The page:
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Windfall

True story: last fall I looked out my window and saw a coyote lounging in the shade of an apple tree, contentedly eating apples off the ground—the proverbial free lunch, a literal windfall.

Two years previously, at The Land Institute’s Prairie Festival in Salina, writer Naomi Klein gave a talk called “The Message”—meaning, the message of climate change. Klein is the author of The Shock Doctrine, a powerful and important book with an ominous subtitle: “The Rise of Disaster Capitalism.” My notes from her talk emphasize her point that, contrary to appearances, the right wing completely understands climate change, and, especially, its effects.

Not so much its effects on life on earth, but on politics and the economy. The somewhat paranoid thinking is that the coming changes demand planning, Klein outlined (this based on a conference she infiltrated), which could be decentralized and democratic. The public sector might increase even as the private sector declines. Wealth might be redistributed. Corporations might even be regulated(!).

A look at McKenzie Funk’s new book, Windfall: The Booming Business of Global Warming, shows how that ain’t going to happen. This straightforward examination of, er, expanding entrepreneurial opportunity plainly shows that disaster capitalism has shifted, or more accurately expanded (cf. the Trans-Pacific Partnership), from the WTO and international realpolitik to building a strongly private-sector, capitalist, global response to real and potential climate shocks.

I have to admit that it was hard to read this book, but it is well written, fascinating in a macabre sort of way, and includes much dramatic up-to-the-minute information on climate change that I was previously unaware of. I’d venture it will be an eye-opener for those who are loathe to think of what megacorporations could do and are doing. Frankly, it staggers the mind. It will probably spur some businesses to run with the big coyotes, too.

Windfall is divided into three sections: the melt, the drought, and the deluge. For all its acknowledgment of water in the cycles of the planet, this brings me to my biggest criticism of the book: a lack of acknowledgment of, or maybe awareness of, the greater living ecosystems that are changing, mostly for ill, and will inevitably continue to change as we heat the earth. Some ecosystem changes are mentioned in passing, but perhaps since living systems are hard to predict and harder to engineer, they’re not given very much ink. “Not so,” some might argue, pointing out sections on agricultural irrigation or bioengineered mosquitoes. But those sections focus on hydrosystems over ecosystems, and on an organism but not so much the whole system that it’s a part of. The (profitable) solutions to climate change outlined in nearly every instance are bold, heroic, and loaded with hubris. And we all know how that ends.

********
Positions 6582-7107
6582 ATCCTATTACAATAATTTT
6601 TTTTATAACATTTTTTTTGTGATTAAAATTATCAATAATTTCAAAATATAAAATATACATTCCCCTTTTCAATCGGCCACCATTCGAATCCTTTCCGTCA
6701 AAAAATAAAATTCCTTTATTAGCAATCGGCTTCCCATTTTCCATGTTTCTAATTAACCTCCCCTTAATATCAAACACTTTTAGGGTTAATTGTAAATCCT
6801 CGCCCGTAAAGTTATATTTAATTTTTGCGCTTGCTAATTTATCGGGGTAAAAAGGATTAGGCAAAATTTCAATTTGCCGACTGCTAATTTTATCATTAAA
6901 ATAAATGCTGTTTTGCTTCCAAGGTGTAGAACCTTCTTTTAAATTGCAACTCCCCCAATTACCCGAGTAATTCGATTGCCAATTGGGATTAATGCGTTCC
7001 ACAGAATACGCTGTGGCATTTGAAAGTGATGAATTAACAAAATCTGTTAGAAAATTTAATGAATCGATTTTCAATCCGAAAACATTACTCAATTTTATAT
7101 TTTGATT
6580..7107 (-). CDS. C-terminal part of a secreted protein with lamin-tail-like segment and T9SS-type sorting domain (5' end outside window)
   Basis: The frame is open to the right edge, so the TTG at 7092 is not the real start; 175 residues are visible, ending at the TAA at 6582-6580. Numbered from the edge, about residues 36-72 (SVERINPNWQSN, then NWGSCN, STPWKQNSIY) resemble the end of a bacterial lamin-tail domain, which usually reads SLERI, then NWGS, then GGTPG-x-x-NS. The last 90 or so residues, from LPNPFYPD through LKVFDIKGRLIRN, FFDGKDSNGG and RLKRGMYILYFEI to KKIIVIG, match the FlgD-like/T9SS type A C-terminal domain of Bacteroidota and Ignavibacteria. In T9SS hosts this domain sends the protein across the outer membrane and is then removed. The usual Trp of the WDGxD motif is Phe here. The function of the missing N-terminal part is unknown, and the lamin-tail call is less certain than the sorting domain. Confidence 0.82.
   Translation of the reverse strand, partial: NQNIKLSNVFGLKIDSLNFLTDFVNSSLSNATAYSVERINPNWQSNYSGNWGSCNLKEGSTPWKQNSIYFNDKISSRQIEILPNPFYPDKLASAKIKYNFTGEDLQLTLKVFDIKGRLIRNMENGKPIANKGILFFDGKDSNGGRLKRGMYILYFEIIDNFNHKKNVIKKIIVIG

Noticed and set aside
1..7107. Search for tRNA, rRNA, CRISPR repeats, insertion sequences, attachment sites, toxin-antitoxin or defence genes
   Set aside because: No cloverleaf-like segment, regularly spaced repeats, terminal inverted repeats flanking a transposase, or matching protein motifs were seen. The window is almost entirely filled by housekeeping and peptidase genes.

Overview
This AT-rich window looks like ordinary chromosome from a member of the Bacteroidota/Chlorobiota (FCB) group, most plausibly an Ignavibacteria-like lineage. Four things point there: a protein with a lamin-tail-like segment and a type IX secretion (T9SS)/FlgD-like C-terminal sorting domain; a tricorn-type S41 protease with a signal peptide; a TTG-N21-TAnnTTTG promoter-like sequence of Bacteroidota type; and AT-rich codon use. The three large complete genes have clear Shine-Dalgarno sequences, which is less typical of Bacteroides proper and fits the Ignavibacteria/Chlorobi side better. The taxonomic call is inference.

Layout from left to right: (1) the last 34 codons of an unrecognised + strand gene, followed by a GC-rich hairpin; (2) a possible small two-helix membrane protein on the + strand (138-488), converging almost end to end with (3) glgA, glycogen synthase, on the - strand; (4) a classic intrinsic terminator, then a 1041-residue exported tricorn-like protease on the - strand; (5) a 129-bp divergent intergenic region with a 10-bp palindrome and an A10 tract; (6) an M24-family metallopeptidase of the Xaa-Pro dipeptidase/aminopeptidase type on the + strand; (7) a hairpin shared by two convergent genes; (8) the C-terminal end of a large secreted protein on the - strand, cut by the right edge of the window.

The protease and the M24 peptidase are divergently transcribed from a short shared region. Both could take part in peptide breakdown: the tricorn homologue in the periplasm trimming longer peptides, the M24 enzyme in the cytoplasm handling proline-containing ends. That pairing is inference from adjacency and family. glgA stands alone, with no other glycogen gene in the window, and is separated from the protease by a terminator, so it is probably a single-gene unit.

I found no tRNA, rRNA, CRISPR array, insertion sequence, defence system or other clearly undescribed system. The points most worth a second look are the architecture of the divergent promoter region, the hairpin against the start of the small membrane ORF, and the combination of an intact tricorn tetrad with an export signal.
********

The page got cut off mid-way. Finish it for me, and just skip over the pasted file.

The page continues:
My other criticism of Windfall is the lack of criticism of the system that got us into this in the first place: capitalism. It’s beyond the scope of this review to wade into that, but hints do appear in the book from the losing 99%. Here’s Bangladeshi environmentalist and IPCC author Atiq Rahman:

“The nightmare scenario on climate change is that there will be money floating around everywhere. Floating around… And nothing happens. For the poor, absolutely nothing happens.” – Jake Vail, Adult Services

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